The Bible is the most copied and re-copied book in history—and this is both a blessing and a curse. It means we have ample manuscript evidence for the Old and New Testaments; it also means we have ample textual variants we need to work through.
The ancient manuscripts upon which our modern printed Hebrew Bible and Greek New Testament are based can be categorized in several ways: 1. by the location of their composition; 2. by their language; and 3. by the writing material used—and much more. With Logos, you can sort all the manuscripts according to these and other categories. You can quickly discover manuscripts of a certain type, style, or age without being an expert in the field of textual criticism. You can look at the very same evidence used by modern textual critics and Bible translators.
Learn how to search the vast array of existing NT manuscripts and organize them in useful ways—and make some fascinating discoveries!
- A Student’s Guide to Textual Criticism of the Bible, by Paul Wegner, is a standard introduction to the topic.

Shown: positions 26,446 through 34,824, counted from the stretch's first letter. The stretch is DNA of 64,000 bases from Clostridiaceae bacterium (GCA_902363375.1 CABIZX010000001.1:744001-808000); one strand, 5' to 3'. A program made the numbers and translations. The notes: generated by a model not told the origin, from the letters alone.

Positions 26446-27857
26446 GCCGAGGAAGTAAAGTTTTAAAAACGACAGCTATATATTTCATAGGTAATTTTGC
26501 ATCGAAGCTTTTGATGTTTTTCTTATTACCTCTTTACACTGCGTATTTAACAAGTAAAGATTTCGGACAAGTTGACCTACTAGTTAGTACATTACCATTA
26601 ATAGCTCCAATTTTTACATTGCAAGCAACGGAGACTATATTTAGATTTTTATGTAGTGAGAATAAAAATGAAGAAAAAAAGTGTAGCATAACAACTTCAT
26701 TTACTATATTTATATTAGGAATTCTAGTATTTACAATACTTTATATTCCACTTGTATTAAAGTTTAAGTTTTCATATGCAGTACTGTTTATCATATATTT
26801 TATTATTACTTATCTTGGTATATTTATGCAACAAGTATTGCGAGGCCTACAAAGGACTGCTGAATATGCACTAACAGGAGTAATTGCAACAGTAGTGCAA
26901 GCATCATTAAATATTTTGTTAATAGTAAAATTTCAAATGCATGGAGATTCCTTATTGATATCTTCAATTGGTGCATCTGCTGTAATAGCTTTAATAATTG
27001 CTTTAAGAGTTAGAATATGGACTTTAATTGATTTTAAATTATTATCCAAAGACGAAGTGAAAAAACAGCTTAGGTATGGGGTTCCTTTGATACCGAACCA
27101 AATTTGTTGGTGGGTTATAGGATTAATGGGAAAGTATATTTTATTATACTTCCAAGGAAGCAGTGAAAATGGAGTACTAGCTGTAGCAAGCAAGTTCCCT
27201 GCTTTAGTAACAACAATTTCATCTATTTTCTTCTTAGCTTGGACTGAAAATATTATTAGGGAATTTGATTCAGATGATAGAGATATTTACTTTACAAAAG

- New Testament Textual Criticism: A Concise Guide, by David Alan Black of Southeastern Baptist Theological Seminary, is another standard intro, but one more “concise.”
- A Textual Commentary on the Greek New Testament, by Bruce Metzger, is the standard reference in the field, explaining why the editors of the standard critical text made the decisions they did.
- The Lexham Textual Notes on the Bible provide something no other resource does: textual-critical commentary on the entire Bible that does not require knowledge of Greek and Hebrew.
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